You can’t get it directly, though there’s a lot of equipment rated for 240V (usually specified at 230V) operation, that will still function at 208V, though it will produce 25% less power at that voltage.
If you actually want 240V, you’ll need either (a) a two-winding isolation transformer rated for the full load kVA, or (b) a buck-boost transformer, connected in boost mode, and rated for the product of the load current and the difference between the input (209V) and output (240V) voltage.
The isolation transformer solution will be connected as follows:
The buck-boost configuration would utilize a two-winding transformer connected in boost mode, as follows:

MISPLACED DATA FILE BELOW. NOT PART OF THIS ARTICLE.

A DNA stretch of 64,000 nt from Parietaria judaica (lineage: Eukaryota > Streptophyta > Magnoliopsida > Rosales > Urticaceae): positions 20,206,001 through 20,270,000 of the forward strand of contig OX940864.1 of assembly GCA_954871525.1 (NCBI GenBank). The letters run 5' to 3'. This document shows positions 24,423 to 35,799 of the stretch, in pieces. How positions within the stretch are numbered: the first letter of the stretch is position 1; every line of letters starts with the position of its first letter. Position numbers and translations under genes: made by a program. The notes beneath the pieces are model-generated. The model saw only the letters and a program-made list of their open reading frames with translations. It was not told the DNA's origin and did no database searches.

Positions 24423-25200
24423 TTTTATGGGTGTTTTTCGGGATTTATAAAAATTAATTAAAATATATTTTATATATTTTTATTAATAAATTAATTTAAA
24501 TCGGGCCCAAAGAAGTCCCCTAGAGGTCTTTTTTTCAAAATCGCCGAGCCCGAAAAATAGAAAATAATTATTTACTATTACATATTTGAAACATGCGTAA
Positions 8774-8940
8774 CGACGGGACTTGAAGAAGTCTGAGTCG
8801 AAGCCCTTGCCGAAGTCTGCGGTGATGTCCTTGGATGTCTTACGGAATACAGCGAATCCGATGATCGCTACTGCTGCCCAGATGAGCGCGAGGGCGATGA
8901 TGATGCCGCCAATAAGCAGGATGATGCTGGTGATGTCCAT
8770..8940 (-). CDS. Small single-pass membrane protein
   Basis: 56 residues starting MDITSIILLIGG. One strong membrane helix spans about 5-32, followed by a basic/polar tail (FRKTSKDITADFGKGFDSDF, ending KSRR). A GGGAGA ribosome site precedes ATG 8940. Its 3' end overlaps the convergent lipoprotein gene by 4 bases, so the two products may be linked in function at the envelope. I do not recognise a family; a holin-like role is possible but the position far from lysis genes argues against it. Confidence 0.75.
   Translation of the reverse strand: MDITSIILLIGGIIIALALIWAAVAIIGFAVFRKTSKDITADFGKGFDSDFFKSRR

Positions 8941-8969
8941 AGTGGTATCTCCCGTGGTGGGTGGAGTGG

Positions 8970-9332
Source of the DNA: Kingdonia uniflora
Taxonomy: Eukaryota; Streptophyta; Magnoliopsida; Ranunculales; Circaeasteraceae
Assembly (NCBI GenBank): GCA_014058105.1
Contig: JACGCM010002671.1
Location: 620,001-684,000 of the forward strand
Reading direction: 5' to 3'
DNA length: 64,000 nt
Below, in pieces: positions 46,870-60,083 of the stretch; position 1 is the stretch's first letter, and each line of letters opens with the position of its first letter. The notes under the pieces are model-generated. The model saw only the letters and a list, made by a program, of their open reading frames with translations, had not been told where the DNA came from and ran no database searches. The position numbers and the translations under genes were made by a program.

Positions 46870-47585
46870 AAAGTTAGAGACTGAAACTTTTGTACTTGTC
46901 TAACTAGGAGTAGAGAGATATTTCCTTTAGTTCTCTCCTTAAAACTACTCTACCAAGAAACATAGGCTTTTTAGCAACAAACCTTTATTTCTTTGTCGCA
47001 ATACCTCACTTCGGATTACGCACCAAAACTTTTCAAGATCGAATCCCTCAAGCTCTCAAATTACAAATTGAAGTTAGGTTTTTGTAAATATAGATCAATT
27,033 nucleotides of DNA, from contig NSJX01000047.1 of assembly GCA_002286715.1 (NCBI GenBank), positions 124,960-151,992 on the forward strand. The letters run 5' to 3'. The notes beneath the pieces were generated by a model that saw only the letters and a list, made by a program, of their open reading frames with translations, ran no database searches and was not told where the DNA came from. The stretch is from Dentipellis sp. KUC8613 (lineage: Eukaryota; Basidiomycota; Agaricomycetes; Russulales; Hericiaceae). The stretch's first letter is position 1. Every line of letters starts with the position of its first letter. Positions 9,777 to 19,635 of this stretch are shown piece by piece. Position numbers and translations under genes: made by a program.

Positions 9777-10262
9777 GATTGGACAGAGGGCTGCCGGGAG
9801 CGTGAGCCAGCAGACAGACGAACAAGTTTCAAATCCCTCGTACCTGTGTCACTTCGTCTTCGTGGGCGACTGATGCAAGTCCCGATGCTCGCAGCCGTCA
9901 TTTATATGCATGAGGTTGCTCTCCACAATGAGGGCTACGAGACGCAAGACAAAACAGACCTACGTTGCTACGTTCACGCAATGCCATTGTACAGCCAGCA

As an application example, assume the load is rated for 10kVA at 240V. If you go with an isolation transformer, it will need to be rated for the full 10 kVA, with a 240V primary winding and a 208V secondary winding, and thus be considerably heavier and more expensive than the buck-boost transformer solution. An example of such a transformer would be this one.
If you go with the buck-boost transformer solution, its full load current at the specified load voltage will be 10,000/240 = 41.7A. That means the VA rating of your buck-boost transformer will only need to be (240 - 208) x 41.7 = 1.33 kVA or higher. An example of such a transformer would be this one.
Note that with the isolation transformer, you are creating a separately-derived system and must ensure the secondary neutral is bonded to the grounding electrode system. And with either transformer type, you must provide overcurrent protection on the transformer primary and/or secondary per NEC 450.3,